In most states, your parent or guardian will not be told about the judicial bypass hearing. However, in some states, either the judge or the doctor has to notify your parent that you have a judicial bypass order or that you plan to have an abortion. This is not the case in most states with parental involvement laws. Click here to find out whether a doctor or judge must notify your parent or guardian in your state.
After a hearing, the judge decides whether they think you are mature and well-informed enough to make this decision on your own, or if it’s in your best interest not to involve your parent(s).
If the judge makes a decision and agrees that you can get an abortion without involving your parent or guardian, you will get a court order.
Having an order from the court means you can get an abortion in a clinic without involving your parent. If you have a lawyer, they can make sure the court order gets to your clinic before your appointment. If you do not have a lawyer, you will need to take the court order with you to the clinic to show that you can have an abortion without your parent or guardian being told.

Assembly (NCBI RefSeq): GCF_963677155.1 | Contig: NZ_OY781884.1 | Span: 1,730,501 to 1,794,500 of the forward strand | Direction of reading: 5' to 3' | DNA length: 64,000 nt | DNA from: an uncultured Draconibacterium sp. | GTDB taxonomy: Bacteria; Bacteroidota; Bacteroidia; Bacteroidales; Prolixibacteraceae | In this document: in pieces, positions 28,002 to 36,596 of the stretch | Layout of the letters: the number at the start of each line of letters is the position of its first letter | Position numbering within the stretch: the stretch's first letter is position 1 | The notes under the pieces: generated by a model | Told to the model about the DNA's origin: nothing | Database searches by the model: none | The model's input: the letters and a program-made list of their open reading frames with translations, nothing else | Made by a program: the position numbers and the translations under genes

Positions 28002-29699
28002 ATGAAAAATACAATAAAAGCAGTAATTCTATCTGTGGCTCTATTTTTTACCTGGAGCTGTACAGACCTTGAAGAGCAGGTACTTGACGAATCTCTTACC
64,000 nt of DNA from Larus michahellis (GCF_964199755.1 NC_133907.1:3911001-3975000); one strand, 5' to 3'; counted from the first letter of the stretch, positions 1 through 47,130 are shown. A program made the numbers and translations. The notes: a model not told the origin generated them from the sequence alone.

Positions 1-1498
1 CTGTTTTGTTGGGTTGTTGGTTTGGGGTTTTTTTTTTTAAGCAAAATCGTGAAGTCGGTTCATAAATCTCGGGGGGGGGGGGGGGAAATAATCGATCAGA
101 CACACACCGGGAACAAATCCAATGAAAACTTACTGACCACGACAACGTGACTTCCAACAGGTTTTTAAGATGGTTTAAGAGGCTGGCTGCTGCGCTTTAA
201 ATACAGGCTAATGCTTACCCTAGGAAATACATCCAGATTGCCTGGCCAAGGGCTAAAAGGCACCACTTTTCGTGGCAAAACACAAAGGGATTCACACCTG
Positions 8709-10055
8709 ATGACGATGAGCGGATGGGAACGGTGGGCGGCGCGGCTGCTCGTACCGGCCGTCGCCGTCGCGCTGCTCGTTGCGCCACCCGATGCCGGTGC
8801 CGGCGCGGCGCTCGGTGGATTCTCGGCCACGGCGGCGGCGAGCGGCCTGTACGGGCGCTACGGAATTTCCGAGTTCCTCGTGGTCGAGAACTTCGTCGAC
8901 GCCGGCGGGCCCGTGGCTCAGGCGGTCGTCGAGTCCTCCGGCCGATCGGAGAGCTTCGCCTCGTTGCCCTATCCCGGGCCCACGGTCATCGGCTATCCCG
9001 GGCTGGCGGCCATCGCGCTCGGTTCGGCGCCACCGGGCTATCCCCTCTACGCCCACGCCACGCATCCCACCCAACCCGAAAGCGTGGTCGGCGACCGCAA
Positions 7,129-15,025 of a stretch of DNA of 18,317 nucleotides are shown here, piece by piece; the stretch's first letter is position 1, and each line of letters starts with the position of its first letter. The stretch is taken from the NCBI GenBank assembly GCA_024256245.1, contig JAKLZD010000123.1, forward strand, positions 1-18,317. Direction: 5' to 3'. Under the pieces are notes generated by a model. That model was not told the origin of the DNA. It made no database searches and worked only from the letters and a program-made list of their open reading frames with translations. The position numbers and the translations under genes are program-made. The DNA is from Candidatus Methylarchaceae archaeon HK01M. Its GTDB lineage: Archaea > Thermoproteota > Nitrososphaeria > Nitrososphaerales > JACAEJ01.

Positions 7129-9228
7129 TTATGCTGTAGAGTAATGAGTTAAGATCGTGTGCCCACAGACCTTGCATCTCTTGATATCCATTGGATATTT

No, if you are granted a judicial bypass that means you can get an abortion if you want or need to. It does not mean you are required to, and you can always change your mind. The court order just means you can make the decision without involving your parent(s).